I looked at a study about sleep for Health Psych, and it stressed the importance of sleep as a chance for the brain to clear out the “junk” that builds up throughout the day, enabling better performance the next as well as sustained cognitive function in the long-run. It essentially serves as maintenance, and any machine is going to perform less efficiently without regular maintenance.

    So, it makes sense that lack of sleep would contribute to a lower level of alertness, heightening the likelihood that one might miss less critical features in his or her environment. In line with the capacity framework models of attention, if our attentional resources are limited by lack of sleep, it would require fewer attentional resources to attend to the central details of the surrounding environment.

    I think it would have added to the study though if they had looked at participants’ general sleep habits, to see the difference in the impact of one poor night’s sleep and a sustained period of sleep deprivation, and if it was the long term lack of sleep that was the main driver.

  3. emlandry
    October 22nd, 2015 at 01:12 | #3

    As someone who rarely gets the recommended 8 hours, studies examining the effects of sleep deprivation always make me stop and think. More often than not, they make me seriously regret staying up so late, as the evidence is usually pretty overwhelming that sleep deprivation has palpable effects on cognitive functioning.

    The fact that the “sleepy” participants in this study failed to encode peripheral stimuli reminded me of our discussion of the use of eye-movement tracking during dual-task experiments. The particular study I’m reminded of looked at the effects of the use of hands-free devices while driving. Participants using a hands-free device while driving were found to perform a decreased visual scan, effectively reducing their field of vision. This diminished scanning pattern had significant effects on their ability to recall stimuli that had been presented in the environment, effectively decreasing their awareness of their surroundings. So, not only were they not encoding these objects, but they actually weren’t seeing them due to decreased eye movement.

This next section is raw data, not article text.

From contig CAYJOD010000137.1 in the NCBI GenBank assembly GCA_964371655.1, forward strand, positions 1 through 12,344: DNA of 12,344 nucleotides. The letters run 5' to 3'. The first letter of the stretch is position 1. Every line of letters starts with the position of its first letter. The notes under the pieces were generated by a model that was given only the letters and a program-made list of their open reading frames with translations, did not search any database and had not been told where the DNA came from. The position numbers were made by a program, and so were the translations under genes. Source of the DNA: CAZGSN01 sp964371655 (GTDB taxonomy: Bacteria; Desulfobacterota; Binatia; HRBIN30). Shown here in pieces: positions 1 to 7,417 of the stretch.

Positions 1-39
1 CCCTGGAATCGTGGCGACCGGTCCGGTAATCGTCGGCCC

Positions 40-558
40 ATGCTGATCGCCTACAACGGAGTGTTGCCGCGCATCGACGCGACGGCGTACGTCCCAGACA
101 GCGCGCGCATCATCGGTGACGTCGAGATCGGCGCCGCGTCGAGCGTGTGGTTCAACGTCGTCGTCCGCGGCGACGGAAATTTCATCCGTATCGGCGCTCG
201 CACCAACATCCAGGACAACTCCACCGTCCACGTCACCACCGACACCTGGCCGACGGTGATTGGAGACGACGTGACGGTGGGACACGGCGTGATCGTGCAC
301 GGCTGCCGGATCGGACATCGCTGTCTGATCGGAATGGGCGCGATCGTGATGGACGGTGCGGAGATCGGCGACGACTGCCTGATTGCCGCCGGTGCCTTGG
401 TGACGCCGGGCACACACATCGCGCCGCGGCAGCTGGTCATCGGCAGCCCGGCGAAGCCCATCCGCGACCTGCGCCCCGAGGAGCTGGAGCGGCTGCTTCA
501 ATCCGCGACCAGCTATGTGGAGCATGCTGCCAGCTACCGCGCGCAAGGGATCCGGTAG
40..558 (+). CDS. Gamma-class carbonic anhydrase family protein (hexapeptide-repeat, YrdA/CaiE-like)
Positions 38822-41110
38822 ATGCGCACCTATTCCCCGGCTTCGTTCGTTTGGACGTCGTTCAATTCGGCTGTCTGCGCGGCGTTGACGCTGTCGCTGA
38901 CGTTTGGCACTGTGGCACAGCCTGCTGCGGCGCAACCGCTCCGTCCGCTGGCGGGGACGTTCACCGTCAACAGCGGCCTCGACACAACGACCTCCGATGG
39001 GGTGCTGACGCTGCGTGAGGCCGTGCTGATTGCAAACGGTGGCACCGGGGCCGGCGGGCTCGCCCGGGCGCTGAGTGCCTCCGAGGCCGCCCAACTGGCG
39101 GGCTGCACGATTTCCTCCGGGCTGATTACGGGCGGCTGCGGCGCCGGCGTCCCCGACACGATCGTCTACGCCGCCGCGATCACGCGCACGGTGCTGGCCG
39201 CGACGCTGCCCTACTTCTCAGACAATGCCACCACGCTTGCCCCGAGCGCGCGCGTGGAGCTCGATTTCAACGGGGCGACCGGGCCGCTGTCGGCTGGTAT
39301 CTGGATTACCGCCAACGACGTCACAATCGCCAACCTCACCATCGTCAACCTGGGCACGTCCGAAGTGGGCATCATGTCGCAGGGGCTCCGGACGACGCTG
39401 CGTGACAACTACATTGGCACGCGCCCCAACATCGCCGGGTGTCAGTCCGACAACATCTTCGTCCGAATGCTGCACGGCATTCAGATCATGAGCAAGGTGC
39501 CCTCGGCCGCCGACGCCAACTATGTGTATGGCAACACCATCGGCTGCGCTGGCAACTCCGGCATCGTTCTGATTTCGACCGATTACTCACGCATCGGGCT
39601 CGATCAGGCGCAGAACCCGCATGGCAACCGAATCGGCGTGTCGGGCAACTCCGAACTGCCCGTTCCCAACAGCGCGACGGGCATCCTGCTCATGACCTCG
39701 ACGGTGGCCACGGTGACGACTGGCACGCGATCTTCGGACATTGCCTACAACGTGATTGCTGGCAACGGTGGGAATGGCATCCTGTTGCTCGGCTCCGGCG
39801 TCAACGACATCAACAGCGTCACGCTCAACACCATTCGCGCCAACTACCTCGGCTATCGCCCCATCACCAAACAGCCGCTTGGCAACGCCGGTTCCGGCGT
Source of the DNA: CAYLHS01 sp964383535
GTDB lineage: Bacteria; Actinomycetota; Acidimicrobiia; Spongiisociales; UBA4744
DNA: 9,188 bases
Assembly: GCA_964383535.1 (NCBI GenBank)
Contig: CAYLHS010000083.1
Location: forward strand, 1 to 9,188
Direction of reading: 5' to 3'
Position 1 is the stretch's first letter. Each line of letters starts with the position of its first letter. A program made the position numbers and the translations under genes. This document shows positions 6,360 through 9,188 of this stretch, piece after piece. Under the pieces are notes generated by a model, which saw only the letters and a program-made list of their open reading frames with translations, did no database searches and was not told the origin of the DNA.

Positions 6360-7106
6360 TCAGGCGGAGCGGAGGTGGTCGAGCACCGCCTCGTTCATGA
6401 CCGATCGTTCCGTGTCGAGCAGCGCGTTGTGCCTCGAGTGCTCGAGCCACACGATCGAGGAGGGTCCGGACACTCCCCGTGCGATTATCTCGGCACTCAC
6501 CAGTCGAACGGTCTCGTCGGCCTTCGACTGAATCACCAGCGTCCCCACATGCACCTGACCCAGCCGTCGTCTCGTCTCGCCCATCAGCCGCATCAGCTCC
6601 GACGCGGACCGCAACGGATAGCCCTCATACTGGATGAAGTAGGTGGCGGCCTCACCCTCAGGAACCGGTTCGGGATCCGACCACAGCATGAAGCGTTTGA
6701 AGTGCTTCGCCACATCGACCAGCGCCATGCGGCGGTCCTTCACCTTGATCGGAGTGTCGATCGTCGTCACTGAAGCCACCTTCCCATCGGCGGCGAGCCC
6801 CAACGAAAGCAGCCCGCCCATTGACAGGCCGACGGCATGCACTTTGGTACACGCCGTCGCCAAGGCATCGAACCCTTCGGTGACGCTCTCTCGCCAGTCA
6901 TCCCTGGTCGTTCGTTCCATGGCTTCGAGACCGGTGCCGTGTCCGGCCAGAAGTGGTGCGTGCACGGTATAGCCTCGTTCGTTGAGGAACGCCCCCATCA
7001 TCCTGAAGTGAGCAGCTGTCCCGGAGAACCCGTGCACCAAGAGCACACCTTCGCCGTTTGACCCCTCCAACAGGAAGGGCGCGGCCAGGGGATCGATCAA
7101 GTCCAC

This article made me wonder if sleep deprivation has the same effect on eye movement patterns. A quick online search produced several studies that note impaired visuomotor performance with sleep deprivation (Alhola & Polo-Kantola, 2007). Thus, I am left wondering where sleep deprivation rears it’s head in the line of cognitive processing; were the participants in the Thorley (2013) study not even fixating on peripheral stimuli, or were they fixating but unable to recall it later due to a failure to encode?

    Overall, I think your discussion of this study and it’s implications was intriguing, and the topic has certainly left me interested in how my questionable sleeping habits may be having an effect on my cognitive abilities!

    Alhola, P., & Polo-Kantola, P. (2007). Sleep deprivation: Impact on cognitive performance. Neuropsychiatric Disease and Treatment, 3(5), 553-567.